Wine column: Seek expert advice rather than subjective wine scores

A selection of wine recommendations from Edmonton-based experts. Shaughn Butts / Postmedia

One of my pet peeves is wine scores, those shiny stickers boasting points and medals prominently placed on the front of the bottle. Why not ignore those diluted scores and develop a relationship with your local wine merchant, sommelier, or any one person to help you find the right bottle? Follow the individual, not the application, magazine, or a panel’s collaborative score.

Most common is the 100-point scale — but have you ever seen a wine with a 40-point score? These are averages, combined scores from multiple people with individual tastes and preferences, a system that works well only to judge regional wines with very similar specifications of place and grape.

But for wine-drinkers looking for try something new and interesting, I say look for accredited and/or experienced wine experts, the difference being that a professional wine palate recognizes what a grape/wine of a specific region/area can produce.

Scoring wines is subjective — if you love a wine, give it a happy face and just do you, then take it a step further and seek out more from the same producer.

Here are a few wine recommendations and scores from some of Edmonton’s top experts.


“The grafting of old ‘mother plants’ results in grapes that are unique — not with strength, but with elegance,” says Daniel Costa, the executive chef, co-owner and face of Edmonton’s top Italian restaurants; Corso32, Uccellino and Bar Bricco. “Complex and perfumed with notes of fruit and spice, that are in harmony with one another. The boldest aroma is of cinnamon. It is soft, velvety, and is laced with the right amount of tannin on the palate.”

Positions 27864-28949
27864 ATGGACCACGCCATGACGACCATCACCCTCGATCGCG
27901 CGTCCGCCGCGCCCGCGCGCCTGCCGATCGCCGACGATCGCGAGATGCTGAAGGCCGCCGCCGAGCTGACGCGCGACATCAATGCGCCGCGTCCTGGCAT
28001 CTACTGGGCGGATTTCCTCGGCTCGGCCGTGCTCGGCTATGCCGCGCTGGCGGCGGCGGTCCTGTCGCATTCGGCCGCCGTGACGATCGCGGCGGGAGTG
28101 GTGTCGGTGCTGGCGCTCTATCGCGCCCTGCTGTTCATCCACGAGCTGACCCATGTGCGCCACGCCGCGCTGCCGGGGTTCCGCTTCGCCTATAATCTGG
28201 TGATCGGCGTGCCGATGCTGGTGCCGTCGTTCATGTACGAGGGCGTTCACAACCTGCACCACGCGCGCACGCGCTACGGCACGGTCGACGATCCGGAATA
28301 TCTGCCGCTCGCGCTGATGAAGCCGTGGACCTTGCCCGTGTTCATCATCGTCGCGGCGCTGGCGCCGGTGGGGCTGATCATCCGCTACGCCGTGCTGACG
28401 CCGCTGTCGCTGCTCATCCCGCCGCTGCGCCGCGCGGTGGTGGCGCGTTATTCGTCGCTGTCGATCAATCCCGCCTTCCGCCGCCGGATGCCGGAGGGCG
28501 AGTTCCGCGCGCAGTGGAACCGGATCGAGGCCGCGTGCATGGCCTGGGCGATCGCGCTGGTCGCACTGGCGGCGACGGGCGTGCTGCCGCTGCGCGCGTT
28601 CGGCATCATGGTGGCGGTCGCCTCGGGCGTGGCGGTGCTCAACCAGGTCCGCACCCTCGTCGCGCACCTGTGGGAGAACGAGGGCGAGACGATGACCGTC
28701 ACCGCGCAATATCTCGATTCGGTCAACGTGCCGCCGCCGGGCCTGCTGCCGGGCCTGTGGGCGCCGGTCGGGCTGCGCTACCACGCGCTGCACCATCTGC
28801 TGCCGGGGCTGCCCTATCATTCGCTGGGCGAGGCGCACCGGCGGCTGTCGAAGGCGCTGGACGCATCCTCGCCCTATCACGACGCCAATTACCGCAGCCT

Score: 4.5/5


“I’m in love with Lucien Lardy’s wines,” says Mike Angus, general manager of one of Whyte Ave’s fantastic gems, Pip (restaurant/wine and cocktail bar with a summer patio). “The Beaujolais Villages currently on Pip’s wine list is such a darling with great value. It’s a solid introduction for our guests to an approachable, low-intervention/’natural’ style, with textbook characteristics of the region. Its relative lightness, mellow strawberry and minerality is just so much fun to drink, not only in summer, but I can’t stop drinking it through the colder months as well. After work (if we can call our line of employment ‘work’) it’s the perfect refresher.”

Score: Obsessed with it



“Last month I drank two outstanding wines — Fox Trot’s Pinot Noir from Naramata, B.C. and Pearl Morissette’s Métis Blanc a Chardonnay from Niagara,” says Mary Bailey, sommelier, and editor of The Tomato food and drink magazine. “Both wines were exceptional. Both told a story — a three-act play with an exciting beginning, complex mid-palate and a lingering finish. Stunning in their purity, directness, balance, layers of flavours and their sense of place. I did not want the sip to end. I am still thinking about them.”

Scores: Outstanding